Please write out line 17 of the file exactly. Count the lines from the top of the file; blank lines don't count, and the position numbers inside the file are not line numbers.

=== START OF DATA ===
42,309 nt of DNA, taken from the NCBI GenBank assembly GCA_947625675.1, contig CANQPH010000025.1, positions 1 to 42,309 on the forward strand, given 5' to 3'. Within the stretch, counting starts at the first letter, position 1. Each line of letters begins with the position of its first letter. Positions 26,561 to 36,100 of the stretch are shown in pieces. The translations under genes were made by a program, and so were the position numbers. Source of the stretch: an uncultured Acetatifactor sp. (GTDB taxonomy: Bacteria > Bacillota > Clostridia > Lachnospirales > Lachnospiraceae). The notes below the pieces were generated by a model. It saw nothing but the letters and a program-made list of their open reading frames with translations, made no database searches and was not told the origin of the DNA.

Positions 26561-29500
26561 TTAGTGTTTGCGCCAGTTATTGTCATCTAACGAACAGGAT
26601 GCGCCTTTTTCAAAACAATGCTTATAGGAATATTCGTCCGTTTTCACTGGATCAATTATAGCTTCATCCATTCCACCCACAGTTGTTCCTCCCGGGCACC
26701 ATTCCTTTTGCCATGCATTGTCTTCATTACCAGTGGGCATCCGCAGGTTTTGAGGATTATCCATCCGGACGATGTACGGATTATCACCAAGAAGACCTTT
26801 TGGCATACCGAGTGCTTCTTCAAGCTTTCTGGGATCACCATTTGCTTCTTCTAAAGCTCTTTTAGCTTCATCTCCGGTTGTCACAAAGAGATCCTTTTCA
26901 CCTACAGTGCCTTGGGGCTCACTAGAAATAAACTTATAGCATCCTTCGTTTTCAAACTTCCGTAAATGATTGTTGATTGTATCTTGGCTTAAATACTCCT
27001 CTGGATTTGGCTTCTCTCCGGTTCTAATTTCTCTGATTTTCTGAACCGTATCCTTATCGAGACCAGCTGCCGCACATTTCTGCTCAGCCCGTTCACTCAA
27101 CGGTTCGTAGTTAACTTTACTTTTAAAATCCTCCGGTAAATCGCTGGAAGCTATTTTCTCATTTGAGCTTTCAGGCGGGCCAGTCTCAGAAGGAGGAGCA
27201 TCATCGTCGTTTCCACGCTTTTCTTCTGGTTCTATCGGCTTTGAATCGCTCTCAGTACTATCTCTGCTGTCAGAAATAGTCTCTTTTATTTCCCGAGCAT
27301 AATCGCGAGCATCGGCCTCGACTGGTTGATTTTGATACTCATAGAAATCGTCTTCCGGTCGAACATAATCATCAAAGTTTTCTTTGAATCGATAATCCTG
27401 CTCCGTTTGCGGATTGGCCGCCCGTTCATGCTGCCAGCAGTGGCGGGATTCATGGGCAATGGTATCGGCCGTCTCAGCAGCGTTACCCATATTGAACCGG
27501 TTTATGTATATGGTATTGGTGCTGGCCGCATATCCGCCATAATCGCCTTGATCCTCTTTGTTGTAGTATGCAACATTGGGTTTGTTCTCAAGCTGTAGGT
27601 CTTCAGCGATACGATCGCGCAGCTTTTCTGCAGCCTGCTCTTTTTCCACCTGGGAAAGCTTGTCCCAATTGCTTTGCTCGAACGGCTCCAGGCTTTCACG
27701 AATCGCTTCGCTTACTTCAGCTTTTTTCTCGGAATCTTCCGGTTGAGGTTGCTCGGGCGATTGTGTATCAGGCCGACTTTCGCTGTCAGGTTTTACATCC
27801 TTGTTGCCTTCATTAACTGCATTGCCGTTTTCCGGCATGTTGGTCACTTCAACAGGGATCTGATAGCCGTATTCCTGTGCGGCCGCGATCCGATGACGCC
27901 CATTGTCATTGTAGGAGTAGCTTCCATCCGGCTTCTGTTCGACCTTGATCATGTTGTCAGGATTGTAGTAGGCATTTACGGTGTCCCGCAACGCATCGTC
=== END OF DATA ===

27901 CATTGTCATTGTAGGAGTAGCTTCCATCCGGCTTCTGTTCGACCTTGATCATGTTGTCAGGATTGTAGTAGGCATTTACGGTGTCCCGCAACGCATCGTC